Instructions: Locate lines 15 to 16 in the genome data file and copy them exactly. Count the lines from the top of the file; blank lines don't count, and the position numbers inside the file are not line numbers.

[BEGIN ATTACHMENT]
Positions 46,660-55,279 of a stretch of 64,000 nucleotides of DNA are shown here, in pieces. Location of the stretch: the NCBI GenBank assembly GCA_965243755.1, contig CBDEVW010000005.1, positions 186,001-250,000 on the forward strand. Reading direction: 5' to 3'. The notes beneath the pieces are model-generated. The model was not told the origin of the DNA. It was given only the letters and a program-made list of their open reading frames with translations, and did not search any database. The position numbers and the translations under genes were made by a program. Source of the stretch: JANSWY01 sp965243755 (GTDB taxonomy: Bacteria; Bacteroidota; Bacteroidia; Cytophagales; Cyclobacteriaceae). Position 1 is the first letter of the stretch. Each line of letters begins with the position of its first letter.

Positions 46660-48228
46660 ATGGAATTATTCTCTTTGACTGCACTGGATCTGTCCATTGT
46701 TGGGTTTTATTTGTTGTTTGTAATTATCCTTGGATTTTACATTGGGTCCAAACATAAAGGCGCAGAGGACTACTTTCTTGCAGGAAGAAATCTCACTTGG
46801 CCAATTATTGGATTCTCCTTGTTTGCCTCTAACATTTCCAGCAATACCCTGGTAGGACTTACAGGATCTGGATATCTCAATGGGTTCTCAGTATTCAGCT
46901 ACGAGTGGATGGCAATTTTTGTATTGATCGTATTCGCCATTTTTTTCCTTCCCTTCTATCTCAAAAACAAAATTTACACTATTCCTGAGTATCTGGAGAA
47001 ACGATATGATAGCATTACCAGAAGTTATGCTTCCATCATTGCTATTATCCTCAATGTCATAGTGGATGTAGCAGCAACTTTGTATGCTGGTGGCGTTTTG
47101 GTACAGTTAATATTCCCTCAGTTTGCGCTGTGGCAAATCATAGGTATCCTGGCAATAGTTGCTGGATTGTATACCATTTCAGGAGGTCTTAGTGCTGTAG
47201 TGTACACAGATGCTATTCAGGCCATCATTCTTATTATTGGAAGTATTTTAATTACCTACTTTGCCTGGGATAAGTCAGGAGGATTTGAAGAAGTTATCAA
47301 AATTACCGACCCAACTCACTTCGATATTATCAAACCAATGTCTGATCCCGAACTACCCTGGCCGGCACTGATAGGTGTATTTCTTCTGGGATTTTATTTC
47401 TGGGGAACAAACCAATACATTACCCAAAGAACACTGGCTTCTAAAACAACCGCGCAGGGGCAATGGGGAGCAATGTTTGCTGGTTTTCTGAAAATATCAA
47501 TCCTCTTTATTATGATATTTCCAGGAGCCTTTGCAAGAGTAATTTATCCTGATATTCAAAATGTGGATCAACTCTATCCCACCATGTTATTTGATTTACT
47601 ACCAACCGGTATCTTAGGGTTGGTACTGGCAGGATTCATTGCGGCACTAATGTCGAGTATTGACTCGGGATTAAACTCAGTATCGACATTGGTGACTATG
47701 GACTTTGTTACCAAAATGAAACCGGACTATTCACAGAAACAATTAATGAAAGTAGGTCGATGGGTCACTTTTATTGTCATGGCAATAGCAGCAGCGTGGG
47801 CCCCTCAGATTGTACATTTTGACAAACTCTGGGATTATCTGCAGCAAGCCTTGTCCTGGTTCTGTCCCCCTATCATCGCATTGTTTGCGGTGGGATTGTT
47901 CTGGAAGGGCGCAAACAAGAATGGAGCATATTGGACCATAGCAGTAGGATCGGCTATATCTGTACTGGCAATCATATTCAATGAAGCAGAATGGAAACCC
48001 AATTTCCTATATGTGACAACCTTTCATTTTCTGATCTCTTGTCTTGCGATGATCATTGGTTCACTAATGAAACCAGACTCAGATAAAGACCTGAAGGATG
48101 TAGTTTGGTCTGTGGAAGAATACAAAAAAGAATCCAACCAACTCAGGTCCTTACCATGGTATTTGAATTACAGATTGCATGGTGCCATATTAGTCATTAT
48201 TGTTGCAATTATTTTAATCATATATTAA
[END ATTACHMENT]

47801 CCCCTCAGATTGTACATTTTGACAAACTCTGGGATTATCTGCAGCAAGCCTTGTCCTGGTTCTGTCCCCCTATCATCGCATTGTTTGCGGTGGGATTGTT
47901 CTGGAAGGGCGCAAACAAGAATGGAGCATATTGGACCATAGCAGTAGGATCGGCTATATCTGTACTGGCAATCATATTCAATGAAGCAGAATGGAAACCC